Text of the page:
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speech signal processing

Lars Meyer
Neural oscillations subserve a broad range of functions in speech processing and language comprehension. On the one hand, speech contains-somewhat-repetitive trains of air pressure bursts that occur at three dominant amplitude modulation frequencies, physically marking the linguistically meaningful progressions of phonemes, syllables, and intonational phrase boundaries. To these acoustic events, neural oscillations of isomorphous operating frequencies are thought to synchronize, presumably resulting in an implicit temporal alignment of periods of neural excitability to linguistically meaningful spectral information on the three low-level linguistic description levels...
October 20, 2017: European Journal of Neuroscience
Davide Nardo, Rachel Holland, Alexander P Leff, Cathy J Price, Jennifer T Crinion
Previous research with aphasic patients has shown that picture naming can be facilitated by concurrent phonemic cueing [e.g. initial phoneme(s) of the word that the patient is trying to retrieve], both as an immediate word retrieval technique, and when practiced repeatedly over time as a long-term anomia treatment. Here, to investigate the neural mechanisms supporting word retrieval, we adopted-for the first time-a functional magnetic resonance imaging task using the same naming procedure as it occurs during the anomia treatment process...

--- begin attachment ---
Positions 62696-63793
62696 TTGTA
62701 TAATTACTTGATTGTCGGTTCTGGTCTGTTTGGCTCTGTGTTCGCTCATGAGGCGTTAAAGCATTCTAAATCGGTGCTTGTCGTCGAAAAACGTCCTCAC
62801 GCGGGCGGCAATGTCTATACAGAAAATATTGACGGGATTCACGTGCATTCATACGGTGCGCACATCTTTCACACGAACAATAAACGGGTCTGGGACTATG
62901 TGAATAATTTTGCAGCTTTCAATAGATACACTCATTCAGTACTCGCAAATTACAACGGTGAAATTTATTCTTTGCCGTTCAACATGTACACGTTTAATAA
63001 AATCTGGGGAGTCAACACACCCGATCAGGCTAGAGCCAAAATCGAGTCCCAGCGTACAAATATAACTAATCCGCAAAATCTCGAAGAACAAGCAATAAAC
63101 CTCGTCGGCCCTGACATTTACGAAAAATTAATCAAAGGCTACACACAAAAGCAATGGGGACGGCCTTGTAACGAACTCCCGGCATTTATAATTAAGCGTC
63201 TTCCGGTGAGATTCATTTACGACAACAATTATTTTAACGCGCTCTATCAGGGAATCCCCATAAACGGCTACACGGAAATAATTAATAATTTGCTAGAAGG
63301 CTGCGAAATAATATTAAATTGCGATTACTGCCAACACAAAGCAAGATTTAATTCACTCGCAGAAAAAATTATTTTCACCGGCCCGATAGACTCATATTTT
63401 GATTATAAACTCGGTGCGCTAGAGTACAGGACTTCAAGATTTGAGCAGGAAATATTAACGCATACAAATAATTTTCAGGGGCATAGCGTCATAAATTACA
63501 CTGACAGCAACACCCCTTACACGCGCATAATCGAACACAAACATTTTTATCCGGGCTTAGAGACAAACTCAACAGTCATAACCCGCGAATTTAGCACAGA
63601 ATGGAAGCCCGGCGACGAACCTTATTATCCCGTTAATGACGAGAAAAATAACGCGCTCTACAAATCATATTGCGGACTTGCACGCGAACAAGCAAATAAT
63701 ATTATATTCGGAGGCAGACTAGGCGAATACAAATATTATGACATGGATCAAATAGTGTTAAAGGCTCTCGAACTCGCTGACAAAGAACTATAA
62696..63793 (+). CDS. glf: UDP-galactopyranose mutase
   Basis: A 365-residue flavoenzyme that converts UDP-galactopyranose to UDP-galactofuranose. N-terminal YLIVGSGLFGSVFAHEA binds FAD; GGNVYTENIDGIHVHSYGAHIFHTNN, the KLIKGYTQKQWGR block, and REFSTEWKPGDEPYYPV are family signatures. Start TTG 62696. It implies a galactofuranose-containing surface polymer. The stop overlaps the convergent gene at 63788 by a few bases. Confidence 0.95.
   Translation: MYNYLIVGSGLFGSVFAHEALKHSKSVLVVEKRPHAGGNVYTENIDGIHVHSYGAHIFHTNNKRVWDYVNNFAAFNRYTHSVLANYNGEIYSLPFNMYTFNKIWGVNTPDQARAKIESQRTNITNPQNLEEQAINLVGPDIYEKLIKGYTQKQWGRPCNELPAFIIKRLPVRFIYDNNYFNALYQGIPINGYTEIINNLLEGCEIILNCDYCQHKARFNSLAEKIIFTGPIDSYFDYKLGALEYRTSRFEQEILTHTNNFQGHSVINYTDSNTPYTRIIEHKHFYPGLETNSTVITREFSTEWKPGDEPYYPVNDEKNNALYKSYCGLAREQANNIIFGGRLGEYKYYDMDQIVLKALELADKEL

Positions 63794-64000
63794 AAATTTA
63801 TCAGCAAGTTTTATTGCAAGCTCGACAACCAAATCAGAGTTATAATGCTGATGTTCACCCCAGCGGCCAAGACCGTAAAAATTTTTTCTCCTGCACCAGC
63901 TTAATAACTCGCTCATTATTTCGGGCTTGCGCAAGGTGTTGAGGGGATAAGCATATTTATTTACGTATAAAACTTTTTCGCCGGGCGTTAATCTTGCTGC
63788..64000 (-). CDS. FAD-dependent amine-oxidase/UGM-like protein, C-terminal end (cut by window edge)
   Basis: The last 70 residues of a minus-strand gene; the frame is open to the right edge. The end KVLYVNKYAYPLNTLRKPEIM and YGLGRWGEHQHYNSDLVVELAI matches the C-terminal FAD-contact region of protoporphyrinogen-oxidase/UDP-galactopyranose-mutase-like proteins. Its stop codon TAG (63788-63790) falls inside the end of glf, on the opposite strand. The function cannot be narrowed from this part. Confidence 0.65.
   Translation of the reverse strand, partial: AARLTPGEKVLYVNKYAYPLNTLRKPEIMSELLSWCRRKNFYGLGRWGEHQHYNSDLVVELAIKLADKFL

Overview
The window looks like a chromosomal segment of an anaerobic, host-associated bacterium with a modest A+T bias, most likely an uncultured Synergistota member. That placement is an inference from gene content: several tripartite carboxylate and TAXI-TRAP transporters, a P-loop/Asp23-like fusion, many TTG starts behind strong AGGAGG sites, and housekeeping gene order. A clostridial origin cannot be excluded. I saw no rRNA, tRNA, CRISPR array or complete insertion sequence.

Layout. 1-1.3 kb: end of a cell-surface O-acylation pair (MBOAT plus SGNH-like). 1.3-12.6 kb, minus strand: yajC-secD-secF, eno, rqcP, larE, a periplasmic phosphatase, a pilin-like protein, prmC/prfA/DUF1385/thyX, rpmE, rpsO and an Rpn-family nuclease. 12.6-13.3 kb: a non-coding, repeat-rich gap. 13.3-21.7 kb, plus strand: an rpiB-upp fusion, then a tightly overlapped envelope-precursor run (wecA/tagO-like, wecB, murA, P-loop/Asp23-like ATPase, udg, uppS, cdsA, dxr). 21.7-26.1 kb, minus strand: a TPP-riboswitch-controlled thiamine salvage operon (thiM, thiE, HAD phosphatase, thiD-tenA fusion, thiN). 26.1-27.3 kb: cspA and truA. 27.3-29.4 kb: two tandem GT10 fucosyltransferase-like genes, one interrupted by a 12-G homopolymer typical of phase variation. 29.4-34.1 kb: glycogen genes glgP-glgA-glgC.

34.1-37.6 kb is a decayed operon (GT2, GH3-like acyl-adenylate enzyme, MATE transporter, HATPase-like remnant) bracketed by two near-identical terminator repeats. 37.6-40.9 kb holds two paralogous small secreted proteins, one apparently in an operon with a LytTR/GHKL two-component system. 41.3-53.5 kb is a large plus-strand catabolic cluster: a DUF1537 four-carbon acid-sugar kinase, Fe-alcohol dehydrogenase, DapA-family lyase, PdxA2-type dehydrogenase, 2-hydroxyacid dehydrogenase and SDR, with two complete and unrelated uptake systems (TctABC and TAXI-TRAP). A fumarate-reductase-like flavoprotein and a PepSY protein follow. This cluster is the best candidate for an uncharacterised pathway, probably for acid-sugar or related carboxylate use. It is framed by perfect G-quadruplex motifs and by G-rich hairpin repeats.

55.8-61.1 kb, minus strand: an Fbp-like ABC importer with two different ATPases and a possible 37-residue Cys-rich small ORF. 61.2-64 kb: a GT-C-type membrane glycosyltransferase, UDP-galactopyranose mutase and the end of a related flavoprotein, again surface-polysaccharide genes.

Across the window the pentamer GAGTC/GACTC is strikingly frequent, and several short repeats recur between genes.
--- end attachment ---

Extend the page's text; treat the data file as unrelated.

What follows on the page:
September 27, 2017: Brain: a Journal of Neurology
Xiangbin Teng, Xing Tian, Keith Doelling, David Poeppel